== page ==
Video on Demand (VoD) can be implemented in a mesh-based P2P topology, similar to P2P live streaming. Peers in the network connect to several parents to receive video packets. The protocol overhead in mesh-based VoD systems is small, thus much easier to handle a high rate of transmitted video segments.
P2P mesh based systems are popular for generic file distribution. The difficulties of VoD systems is that video packets have to be received quickly and in order while they are downloading to have a possibility of watching the video. Different clients can watch different parts of the same video at different moments of time, and they can control the watching process using VCR operations such as stop, rewind, etc.
In some P2P VoD systems, peers only share video blocks with their neighbors based on their playing position. In highly skewed viewing patterns, most of the peers are clustered around a particular playing position and very few peers are distributed at different positions throughout the video length. In this case, some peers may have difficulty finding neighbors to satisfy their demand.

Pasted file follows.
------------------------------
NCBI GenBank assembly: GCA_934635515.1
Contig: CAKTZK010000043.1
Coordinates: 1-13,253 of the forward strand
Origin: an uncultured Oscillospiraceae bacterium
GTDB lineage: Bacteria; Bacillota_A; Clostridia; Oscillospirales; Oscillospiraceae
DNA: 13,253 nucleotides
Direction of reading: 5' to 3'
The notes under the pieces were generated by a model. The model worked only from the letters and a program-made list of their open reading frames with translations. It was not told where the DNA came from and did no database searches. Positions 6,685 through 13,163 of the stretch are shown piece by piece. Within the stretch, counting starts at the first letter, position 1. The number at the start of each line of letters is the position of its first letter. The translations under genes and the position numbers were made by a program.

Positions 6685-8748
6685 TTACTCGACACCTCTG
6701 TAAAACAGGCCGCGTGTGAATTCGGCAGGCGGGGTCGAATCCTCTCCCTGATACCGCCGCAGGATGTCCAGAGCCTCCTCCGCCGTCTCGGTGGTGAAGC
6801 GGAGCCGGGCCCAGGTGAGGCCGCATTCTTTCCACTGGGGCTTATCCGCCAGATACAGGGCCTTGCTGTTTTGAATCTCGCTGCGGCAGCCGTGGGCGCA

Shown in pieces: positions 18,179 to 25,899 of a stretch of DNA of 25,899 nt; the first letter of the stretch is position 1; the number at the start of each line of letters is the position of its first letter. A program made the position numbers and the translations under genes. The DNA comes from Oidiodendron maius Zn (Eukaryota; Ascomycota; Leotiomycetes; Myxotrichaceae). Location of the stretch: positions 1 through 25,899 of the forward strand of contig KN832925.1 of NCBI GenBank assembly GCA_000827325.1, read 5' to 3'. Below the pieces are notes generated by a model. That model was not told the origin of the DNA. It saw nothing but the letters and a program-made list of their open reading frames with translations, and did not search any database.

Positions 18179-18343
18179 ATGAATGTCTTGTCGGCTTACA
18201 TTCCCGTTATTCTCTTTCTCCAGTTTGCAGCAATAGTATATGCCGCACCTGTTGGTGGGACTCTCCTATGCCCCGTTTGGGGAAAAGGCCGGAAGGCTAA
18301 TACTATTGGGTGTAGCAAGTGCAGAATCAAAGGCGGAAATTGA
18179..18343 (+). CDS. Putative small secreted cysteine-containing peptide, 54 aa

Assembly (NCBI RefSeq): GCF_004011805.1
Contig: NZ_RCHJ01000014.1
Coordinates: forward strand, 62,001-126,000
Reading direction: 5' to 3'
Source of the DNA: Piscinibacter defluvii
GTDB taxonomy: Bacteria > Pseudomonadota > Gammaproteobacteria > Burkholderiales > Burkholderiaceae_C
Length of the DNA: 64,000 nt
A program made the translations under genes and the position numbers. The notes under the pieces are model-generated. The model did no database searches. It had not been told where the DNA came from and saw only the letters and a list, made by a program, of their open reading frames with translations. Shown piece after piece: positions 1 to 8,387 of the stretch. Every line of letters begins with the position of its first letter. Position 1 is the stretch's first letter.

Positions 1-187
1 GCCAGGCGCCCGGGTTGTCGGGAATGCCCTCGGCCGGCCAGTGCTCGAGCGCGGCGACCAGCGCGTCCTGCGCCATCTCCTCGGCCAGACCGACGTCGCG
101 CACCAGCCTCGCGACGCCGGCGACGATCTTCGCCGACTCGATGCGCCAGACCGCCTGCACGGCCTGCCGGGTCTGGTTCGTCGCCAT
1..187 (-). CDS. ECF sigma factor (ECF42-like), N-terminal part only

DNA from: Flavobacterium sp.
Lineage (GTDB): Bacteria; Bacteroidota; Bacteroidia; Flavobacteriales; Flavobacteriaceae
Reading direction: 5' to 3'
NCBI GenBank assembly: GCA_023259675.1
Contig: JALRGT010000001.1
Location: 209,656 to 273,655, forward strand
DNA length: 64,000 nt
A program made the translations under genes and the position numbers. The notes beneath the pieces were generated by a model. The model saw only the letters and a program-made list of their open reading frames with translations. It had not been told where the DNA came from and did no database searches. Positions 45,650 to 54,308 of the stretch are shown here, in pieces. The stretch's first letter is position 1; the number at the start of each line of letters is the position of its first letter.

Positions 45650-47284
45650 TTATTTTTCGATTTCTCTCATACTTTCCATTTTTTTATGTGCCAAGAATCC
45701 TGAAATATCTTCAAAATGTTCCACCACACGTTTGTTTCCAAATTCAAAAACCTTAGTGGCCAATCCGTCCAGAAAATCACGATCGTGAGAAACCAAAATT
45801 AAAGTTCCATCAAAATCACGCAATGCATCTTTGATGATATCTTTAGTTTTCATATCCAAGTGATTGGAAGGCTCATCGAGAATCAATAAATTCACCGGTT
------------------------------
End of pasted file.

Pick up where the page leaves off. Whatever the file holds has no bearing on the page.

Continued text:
One solution is a cooperative cache based technique where each peer contributes a certain amount of storage to the system in return for receiving video blocks. If the cooperative cash is large enough, then it’s more likely that one peer can find another that has it’s requested video segment. It helps if the P2P system maintains an index of live peers and their available video segments. This index could be maintained by a central server, or each peer can maintain its own index. A second approach allows the query load to be spread more uniformly throughout the overlay.